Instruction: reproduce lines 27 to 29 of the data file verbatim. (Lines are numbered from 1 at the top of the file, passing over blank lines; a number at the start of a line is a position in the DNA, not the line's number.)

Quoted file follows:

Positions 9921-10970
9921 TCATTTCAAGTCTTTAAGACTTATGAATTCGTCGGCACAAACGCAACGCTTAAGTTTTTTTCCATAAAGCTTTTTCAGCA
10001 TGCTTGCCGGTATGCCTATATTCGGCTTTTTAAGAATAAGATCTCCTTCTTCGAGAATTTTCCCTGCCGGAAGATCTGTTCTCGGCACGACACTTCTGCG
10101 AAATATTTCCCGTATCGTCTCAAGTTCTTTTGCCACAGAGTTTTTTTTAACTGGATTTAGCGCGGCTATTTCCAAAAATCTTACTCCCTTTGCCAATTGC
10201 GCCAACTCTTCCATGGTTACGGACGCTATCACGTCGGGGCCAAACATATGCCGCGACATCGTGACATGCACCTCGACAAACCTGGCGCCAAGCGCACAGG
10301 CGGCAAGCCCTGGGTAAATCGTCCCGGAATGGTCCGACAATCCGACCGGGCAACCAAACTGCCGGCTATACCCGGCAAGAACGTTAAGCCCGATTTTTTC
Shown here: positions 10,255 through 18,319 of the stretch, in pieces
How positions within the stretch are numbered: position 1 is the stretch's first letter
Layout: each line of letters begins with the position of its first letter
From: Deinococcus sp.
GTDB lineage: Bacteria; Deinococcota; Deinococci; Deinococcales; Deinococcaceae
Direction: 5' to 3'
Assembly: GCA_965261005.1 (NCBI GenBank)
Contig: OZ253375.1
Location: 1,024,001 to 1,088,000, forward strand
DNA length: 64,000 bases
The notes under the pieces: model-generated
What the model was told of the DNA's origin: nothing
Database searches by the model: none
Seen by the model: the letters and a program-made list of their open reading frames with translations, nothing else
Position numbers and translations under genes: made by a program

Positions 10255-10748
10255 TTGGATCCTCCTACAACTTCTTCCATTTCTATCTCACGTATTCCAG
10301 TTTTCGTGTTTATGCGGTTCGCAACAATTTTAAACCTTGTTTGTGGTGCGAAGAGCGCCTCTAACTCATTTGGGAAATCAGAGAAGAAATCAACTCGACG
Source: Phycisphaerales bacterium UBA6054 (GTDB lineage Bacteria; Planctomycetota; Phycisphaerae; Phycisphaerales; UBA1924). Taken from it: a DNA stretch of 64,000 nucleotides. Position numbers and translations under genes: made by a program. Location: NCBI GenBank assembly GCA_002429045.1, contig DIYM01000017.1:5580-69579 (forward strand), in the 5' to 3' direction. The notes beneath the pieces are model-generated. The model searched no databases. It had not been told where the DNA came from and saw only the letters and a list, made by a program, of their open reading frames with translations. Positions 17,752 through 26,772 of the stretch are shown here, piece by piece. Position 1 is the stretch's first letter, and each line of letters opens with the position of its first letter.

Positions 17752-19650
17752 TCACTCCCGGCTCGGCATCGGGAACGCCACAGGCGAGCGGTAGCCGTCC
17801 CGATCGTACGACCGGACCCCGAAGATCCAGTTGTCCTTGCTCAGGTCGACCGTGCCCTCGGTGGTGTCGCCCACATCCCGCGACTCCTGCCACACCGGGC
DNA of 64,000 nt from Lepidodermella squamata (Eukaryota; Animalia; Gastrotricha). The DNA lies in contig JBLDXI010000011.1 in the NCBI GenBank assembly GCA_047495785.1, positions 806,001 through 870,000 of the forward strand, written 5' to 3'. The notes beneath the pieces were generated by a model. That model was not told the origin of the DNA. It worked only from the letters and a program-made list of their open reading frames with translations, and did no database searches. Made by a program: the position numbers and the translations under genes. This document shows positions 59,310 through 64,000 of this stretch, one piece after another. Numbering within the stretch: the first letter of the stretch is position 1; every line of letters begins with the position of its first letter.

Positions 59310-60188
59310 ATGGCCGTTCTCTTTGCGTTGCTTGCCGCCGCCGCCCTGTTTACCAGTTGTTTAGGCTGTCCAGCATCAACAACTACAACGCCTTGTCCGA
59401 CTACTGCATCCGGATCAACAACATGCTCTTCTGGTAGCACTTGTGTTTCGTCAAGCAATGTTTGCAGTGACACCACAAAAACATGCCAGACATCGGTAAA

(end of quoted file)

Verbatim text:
17752 TCACTCCCGGCTCGGCATCGGGAACGCCACAGGCGAGCGGTAGCCGTCC
17801 CGATCGTACGACCGGACCCCGAAGATCCAGTTGTCCTTGCTCAGGTCGACCGTGCCCTCGGTGGTGTCGCCCACATCCCGCGACTCCTGCCACACCGGGC
DNA of 64,000 nt from Lepidodermella squamata (Eukaryota; Animalia; Gastrotricha). The DNA lies in contig JBLDXI010000011.1 in the NCBI GenBank assembly GCA_047495785.1, positions 806,001 through 870,000 of the forward strand, written 5' to 3'. The notes beneath the pieces were generated by a model. That model was not told the origin of the DNA. It worked only from the letters and a program-made list of their open reading frames with translations, and did no database searches. Made by a program: the position numbers and the translations under genes. This document shows positions 59,310 through 64,000 of this stretch, one piece after another. Numbering within the stretch: the first letter of the stretch is position 1; every line of letters begins with the position of its first letter.